[Mary Lyon and the hypothesis on X-chromosome inactivation].

@article{rstavik2015MaryLA,
  title={[Mary Lyon and the hypothesis on X-chromosome inactivation].},
  author={Karen Helene {\O}rstavik},
  journal={Tidsskrift for den Norske laegeforening : tidsskrift for praktisk medicin, ny raekke},
  year={2015},
  volume={135 12-13},
  pages={
          1150-1
        }
}
  • K. Ørstavik
  • Published 30 June 2015
  • Biology, Medicine
  • Tidsskrift for den Norske laegeforening : tidsskrift for praktisk medicin, ny raekke
1 Citations
Dosage compensation in the process of inactivation/reactivation during both germ cell development and early embryogenesis in mouse
TLDR
Analysis of RNA-seq data from cells undergoing the process of inactivation/reactivation provides direct evidence that the average gene dosage of the single active X chromosome is upregulated to achieve a similar level to that of two active X chromosomes and autosomes present in two copies. Expand

References

SHOWING 1-10 OF 10 REFERENCES
Mary F. Lyon (1925–2014)
Mary Lyon and the hypothesis of random X chromosome inactivation
The 50th anniversary of Mary Lyon’s 1961 Nature paper, proposing random inactivation in early embryonic life of one of the two X chromosomes in the cells of mammalian females, provides an opportunityExpand
The Gift of Observation: An Interview with Mary Lyon
TLDR
In a link with posterity, her last name now forms the basis for a word—“lyonization”—synonymous with the mammalian random X-inactivation process that she first hypothesized a half-century ago. Expand
X chromosome inactivation in clinical practice
TLDR
This review focuses on medical issues related to XCI in X-linked disorders, and on the value of X inactivation analysis in clinical practice. Expand
Do LINEs Have a Role in X-Chromosome Inactivation?
  • M. Lyon
  • Medicine, Biology
  • Journal of biomedicine & biotechnology
  • 2006
TLDR
Evidence, accruing from the human genome sequencing project and other sources, confirms that mammalian X-chromosomes are indeed rich in L1s, except in regions where there are many genes escaping XCI. Expand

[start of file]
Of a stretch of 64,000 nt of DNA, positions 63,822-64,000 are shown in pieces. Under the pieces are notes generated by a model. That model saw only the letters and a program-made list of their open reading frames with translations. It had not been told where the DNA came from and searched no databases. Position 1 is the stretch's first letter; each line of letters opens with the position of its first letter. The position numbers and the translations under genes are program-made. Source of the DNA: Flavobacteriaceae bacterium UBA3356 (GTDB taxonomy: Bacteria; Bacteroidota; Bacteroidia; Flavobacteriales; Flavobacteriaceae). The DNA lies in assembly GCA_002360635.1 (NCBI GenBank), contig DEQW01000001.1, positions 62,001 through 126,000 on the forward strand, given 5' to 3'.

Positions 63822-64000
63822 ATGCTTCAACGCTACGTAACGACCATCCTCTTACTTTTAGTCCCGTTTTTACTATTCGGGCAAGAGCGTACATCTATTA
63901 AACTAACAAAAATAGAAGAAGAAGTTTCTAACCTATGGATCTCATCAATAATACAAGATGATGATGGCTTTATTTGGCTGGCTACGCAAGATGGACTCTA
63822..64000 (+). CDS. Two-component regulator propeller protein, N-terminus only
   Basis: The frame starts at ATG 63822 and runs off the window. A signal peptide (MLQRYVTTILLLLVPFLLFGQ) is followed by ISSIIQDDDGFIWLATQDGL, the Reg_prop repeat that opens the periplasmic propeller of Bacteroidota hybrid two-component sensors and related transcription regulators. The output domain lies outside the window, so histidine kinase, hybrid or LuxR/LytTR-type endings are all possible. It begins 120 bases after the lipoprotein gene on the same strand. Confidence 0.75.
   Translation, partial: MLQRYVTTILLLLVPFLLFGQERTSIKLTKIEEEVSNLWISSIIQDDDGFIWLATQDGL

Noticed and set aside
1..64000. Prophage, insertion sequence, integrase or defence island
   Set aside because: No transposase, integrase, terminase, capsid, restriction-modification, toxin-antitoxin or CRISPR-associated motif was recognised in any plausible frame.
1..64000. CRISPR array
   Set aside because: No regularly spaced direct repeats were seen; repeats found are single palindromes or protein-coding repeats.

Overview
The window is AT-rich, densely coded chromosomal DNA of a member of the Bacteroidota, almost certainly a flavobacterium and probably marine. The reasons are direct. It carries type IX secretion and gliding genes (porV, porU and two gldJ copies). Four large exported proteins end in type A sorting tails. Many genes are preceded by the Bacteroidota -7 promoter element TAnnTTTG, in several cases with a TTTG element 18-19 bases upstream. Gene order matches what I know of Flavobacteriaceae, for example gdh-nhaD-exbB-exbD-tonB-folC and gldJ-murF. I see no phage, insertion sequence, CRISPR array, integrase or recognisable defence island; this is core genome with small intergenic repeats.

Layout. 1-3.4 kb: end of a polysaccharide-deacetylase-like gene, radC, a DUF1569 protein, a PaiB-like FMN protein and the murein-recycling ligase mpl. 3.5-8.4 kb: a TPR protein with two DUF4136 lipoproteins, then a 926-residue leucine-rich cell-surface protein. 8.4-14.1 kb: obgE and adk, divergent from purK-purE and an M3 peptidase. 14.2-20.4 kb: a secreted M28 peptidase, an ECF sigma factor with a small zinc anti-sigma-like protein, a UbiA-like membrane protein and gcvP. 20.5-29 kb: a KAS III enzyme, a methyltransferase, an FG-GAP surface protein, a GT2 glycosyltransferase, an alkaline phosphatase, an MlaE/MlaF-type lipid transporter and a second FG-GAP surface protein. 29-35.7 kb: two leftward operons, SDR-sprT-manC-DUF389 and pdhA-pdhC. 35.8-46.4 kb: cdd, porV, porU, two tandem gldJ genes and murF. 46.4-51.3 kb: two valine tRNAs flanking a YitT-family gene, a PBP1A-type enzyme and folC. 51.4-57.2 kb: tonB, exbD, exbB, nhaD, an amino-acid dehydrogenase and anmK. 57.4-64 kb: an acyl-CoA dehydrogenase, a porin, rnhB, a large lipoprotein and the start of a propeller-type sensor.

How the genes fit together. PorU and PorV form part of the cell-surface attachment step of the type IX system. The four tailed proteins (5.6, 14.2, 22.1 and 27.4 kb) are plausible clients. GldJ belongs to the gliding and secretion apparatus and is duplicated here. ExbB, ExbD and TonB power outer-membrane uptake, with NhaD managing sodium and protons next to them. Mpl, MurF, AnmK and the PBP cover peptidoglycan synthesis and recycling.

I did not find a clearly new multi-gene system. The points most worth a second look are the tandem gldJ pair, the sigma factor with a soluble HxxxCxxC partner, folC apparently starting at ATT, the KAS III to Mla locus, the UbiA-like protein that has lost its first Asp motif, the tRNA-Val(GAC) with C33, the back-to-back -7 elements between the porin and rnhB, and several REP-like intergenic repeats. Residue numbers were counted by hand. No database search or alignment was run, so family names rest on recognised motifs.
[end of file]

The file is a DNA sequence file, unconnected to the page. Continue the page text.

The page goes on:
X-chromosome inactivation: role in skin disease expression.
  • R. Happle
  • Biology, Medicine
  • Acta paediatrica (Oslo, Norway : 1992). Supplement
  • 2006
TLDR
In the various X-linked skin disorders, affected women show quite dissimilar degrees of involvement and forms of manifestation because X inactivation may give rise to different patterns of functional mosaicism. Expand
X Chromosome Inactivation: No longer ‘all-or-none’
  • M. Lyon
  • Biology
  • European Journal of Human Genetics
  • 2005
The X Chromosome and the Female Survival Advantage
TLDR
This paper illustrates how a genetic observation combined with demographic insight and a modified genetic‐epidemiologic design (a twin study) provides evidence that part of the sex difference in survival can be attributed to the fact that females have two X chromosomes and males have only one, a result of potential interest for genetics, epidemiology, and demography. Expand
Skewed X chromosome inactivation in a female with haemophilia B and in her non-carrier daughter: a genetic influence on X chromosome inactivation?
TLDR
X inactivation analysis in a family with haemophilia B showed extremely skewed X inactivation both in a female haemophile patient and in her non-carrier daughter, indicating a possible genetic influence on X chromosome inactivation in this family. Expand
Gene Action in the X-chromosome of the Mouse (Mus musculus L.)
TLDR
Ohno and Hauschka1 showed that in female mice one chromosome of mammary carcinoma cells and of normal diploid cells of the ovary, mammary gland and liver was heteropyKnotic and suggested that the so-called sex chromatin was composed of one heteropyknotic X-chromosome. Expand